Median income is $47,179 in Lander (the highest in the county) to $16,000 in Arapahoe (the lowest), the report shows. The percentage of people below the poverty level is just under 20 percent for those ages 64 and under. The statewide percentage is about 13 percent.

“We are not underserved as far as health services go,” Cardine said,  noting that the county ranks fourth best in the state. This compared with being named the least healthy county, she says, indicates problems access to healthcare. That is the focus of priority number 2 listed above.

Drinking in Fremont County ranks, percentage-wise, similarly with the state as a whole. In 2005-2009, 13.5 percent of people in the county reported binge drinking (5 or more drinks in one sitting) at least once in the prior month. That compares with 14.6 percent statewide. Tobacco use is a little higher in the county at 23.6 percent compared to the state’s 19.5 percent.

“In 2011, Drugs and Alcohol were involved in 71% of homicides, 35% of suicides, and 41% of accidental deaths,” the report states. Fremont county is also reportedly the worst in the state regarding alcohol-related motor vehicle fatalities. Between 2005 and 2009, the county’s rate for such deaths was 33 in 100,000 people. Statewide the rate was 12 per 100,000.

In the county, the report names co-sleeping as the top cause of infant deaths in the county at 10 from 1999-2011. Second was sepsis at 9 deaths. Neglect or abuse accounted for 6 deaths. In 2010, there were  50 substantiated cases of abuse or neglect in children under 20 years of age.

Cancer, while generally viewed as significant problem in the county, is lower in some specific cancers than the state average, the report shows. The rates of breast and lung cancer are below the state average. Cervical and colorectal cancer are slightly higher.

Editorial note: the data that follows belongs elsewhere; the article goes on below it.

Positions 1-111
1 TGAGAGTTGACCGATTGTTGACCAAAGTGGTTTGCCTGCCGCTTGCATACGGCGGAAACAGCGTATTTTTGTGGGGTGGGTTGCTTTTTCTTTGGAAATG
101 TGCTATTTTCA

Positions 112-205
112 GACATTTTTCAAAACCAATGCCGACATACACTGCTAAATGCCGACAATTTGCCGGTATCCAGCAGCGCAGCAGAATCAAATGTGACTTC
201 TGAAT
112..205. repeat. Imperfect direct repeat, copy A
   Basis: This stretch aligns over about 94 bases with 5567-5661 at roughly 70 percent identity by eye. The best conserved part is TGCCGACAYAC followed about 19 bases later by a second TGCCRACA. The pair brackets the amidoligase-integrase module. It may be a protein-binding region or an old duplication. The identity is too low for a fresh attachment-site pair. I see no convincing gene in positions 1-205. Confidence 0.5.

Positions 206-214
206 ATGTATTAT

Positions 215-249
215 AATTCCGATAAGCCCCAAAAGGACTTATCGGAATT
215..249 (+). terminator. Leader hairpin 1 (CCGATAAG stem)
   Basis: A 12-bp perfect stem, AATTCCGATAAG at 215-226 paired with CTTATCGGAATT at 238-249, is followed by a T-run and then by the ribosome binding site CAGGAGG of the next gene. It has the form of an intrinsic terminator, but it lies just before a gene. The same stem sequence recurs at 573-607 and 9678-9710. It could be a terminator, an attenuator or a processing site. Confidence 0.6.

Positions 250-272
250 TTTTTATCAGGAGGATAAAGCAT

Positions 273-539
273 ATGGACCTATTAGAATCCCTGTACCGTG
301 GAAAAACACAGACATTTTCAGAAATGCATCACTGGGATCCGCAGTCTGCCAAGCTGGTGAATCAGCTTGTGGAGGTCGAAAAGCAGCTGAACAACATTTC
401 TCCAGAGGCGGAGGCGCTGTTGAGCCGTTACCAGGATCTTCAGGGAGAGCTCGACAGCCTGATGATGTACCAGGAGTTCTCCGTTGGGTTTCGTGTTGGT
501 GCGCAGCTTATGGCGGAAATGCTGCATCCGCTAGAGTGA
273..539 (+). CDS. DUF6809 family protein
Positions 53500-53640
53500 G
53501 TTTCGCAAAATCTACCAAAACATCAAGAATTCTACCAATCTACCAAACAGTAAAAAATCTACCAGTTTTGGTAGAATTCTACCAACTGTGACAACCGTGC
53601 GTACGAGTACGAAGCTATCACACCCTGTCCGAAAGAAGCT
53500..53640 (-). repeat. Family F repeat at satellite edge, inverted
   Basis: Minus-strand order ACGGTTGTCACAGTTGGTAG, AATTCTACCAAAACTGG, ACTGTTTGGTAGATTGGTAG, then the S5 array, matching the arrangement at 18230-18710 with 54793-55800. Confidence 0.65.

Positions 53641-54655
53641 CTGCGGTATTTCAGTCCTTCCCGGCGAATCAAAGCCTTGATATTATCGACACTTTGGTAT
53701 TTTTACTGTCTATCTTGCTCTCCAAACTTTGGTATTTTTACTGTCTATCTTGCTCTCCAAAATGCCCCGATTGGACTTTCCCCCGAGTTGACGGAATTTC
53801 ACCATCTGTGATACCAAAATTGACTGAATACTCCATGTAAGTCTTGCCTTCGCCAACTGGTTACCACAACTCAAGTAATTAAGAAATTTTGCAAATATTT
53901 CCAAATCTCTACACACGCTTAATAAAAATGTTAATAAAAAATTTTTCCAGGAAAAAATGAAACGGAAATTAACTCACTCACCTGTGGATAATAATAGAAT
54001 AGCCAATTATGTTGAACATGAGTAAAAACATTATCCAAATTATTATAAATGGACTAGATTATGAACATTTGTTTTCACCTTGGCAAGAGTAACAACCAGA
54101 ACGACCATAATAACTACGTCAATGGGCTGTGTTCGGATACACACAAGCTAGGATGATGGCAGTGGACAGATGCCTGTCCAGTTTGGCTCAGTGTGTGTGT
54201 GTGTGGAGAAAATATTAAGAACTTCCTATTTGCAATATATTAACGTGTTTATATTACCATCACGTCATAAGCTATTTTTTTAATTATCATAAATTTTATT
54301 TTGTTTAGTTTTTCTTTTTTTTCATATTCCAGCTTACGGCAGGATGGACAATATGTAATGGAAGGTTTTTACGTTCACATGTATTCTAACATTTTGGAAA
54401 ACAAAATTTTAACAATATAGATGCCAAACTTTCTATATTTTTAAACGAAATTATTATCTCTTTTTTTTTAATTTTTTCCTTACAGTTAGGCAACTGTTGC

The rates of chronic diseases for both white and Native American individuals is higher than the state average. Chronic liver disease among the Native American population is 119.03 per 100,000 people in 2005-2009. For white individuals that rate is 14.55. Statewide it is 11.67.

Fremont County also has the second-highest rate of chlamydia in the state, with 506 out of 100,000 people affected. Laramie County was the highest at 560.

In a survey with 1106 respondents, cancer, child abuse/neglect and diabetes were believed to be the biggest health problems in the county. Respondents name alcohol abuse as the worst risky behavior locally. Drug use and being overweight were the second highest.

The majority of respondents (54 percent) believe their community is “somewhat unhealthy.” However, 53 percent believe their personal health was “healthy.”

Of the respondents, 57 percent were from Riverton, 17 percent from Lander, 9 percent from Wind River Indian Reservation communities, 9 percent from Dubois and 4 percent from Shoshoni. Fifty-four percent had a college degree or higher.

 

1 Comment

  1. Jamie Cardine

    If you would like to see the entire document, it is on our webpage. http://fremontcountywy.org/public-health/